When my partner and I spent some time in Australia, we decided to embark on one of the great train journeys in the world, the Indian-Pacific. The full length of the trip spans from Perth in the west to Sydney in the east and the sights along the way are amazing. While we stopped in Adelaide instead of going the full route, those two days onboard the train were phenomenal and had me yearning for more. It truly is a wonderful way to get across the Australian continent and while there are many reasons to enjoy the journey, these are in my opinion the most important.
1. Comfort and ease – There’s a lot to be said for crossing a continent without having to put a lot of thought into the experience. That’s the beauty of the Indian-Pacific, as soon as you step onboard those quotidian concerns are taken from your shoulders. It’s also a remarkably comfortable ride, although there are of course several different classes of service. I’m a luxury guy so it was with great joy that my partner and I entered our Platinum Class berth on the train. This private compartment was perfect for our trip from Perth to Adelaide and had everything from a sitting area that converted into beds and a full sized bathroom including shower. Several times I had to pinch myself to prove that I was indeed on a train and not a cruise ship somewhere. Given the nature of the journey, the service staff does a lot to make sure that the passengers are comfortable, especially at mealtimes. Passengers in both Gold and Platinum Classes of service have access to their own dining car where delicious meals are served up three times a day. Not bad for a train, I mean, it’s a train! This rolling hotel has everything one needs and was an incredibly easy way to cross Australia.
2. Incredible access – A trip on the Indian-Pacific is on many people’s bucket list because of the scenery and the remarkable access that the train provides. Chugging through some incredibly remote parts of the country, there honestly is no other way to visit these spots other than train. Our trip took us through Kalgoorlie, the capital of the Goldfields region where our train stopped for several hours, giving us the opportunity to explore this remote city. Much like a cruise ship at port, there are several stops along the Indian-Pacific journey from ghost towns like Cook in the middle of the Nullarbor Plain to the much more interesting city of Adelaide in South Australia. More than just the whistle-stop tours though, the scenery through which the train passes is unlike anything else on this planet. To see the rich diversity of Australia’s landscapes without the train would be hard, expensive and ultimately futile. But on the train we sat back and watched as deserts larger than all of the UK streaked past, an experience completely unparalleled anywhere else in the world.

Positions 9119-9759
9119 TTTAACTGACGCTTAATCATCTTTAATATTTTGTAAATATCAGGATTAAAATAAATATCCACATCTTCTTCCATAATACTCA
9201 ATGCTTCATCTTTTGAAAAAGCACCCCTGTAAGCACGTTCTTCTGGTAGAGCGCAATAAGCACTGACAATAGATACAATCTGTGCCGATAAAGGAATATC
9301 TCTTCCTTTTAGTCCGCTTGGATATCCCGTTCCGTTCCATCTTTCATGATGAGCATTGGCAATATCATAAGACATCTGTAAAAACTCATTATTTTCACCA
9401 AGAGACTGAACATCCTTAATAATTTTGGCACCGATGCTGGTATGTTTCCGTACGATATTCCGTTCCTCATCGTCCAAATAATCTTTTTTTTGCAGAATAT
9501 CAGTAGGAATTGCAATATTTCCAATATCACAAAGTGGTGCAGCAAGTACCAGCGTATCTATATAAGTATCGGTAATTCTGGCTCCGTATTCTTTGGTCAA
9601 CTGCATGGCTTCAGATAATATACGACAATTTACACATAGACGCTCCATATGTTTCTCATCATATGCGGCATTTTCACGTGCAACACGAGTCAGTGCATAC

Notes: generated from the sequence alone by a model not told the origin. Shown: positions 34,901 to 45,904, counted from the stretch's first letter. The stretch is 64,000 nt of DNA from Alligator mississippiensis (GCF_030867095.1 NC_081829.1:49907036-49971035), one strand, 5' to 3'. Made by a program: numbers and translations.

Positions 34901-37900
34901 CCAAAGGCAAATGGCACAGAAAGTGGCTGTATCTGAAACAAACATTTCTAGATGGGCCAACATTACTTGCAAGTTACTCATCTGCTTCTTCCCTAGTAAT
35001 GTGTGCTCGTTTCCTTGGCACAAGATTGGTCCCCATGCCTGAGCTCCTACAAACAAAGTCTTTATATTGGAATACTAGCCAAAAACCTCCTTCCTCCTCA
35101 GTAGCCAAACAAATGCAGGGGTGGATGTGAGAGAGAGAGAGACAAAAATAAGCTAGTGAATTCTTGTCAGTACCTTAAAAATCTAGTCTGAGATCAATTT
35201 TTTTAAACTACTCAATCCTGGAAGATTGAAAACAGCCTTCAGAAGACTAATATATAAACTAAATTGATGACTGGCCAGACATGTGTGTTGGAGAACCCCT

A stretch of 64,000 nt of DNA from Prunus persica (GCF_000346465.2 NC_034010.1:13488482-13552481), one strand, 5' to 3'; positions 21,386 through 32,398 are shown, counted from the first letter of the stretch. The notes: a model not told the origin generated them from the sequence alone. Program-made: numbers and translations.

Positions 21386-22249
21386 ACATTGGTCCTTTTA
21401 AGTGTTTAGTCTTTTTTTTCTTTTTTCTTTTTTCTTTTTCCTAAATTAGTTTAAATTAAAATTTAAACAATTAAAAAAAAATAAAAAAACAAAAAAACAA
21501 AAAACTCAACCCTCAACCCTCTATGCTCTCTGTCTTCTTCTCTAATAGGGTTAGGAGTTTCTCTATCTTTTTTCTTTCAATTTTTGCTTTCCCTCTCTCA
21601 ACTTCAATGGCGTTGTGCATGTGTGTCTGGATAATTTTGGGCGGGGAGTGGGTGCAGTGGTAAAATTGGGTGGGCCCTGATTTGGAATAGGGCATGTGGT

3. Good to go slow and disconnect – There is no Wi-Fi and the train goes through areas so remote that cell service is off more than it is on. Rather than complain about this lack of technological connectivity, use it instead as a great way to relax, decompress and get away from the modern world for a couple of days. I am an Internet junkie, a fact that should in no way surprise you. But it’s also a social disease and I find that when I’m without easy access to email I start to get jittery and concerned about all that I am missing. At least for the first few hours. Soon, after accepting the fact that no matter how close to the window I held my phone I just wasn’t going to connect, came acceptance. I turned off all gadgets and looked at the world around me, a shockingly rare experience. I relaxed, I read, I watched the beautiful Australian terrain race past. My partner and I had great talks, enjoyed delicious meals – in other words we took a short vacation. It’s sad how rare it is that we in this modern world truly detach and relax, but that singular experience proved to me just how very important it is to do, even if only now and then.
4. Journey more important than the destination – I’m a firm believer that sometimes how you get somewhere is just as important and special as the destination. I particularly love transportation and a nice plane ride actually is an enjoyable experience for me, separate from the destination but just as important. That’s what the Indian-Pacific is. It transcends a simple mode of conveyance into an experience unto its own right. Let’s be honest, if I wanted to get from Perth to Sydney, there are faster, cheaper and easier ways than by taking a 4-day train trip. Then why do it? Because it’s an adventure, it’s an escape, it’s a way to pretend that travel is still sophisticated and elegant. That being treated in style with respect is still a real thing and not relegated to history books.
These are just a few reasons why I think everyone should hop on board the Indian Pacific at least once in their lives. What reasons would you add?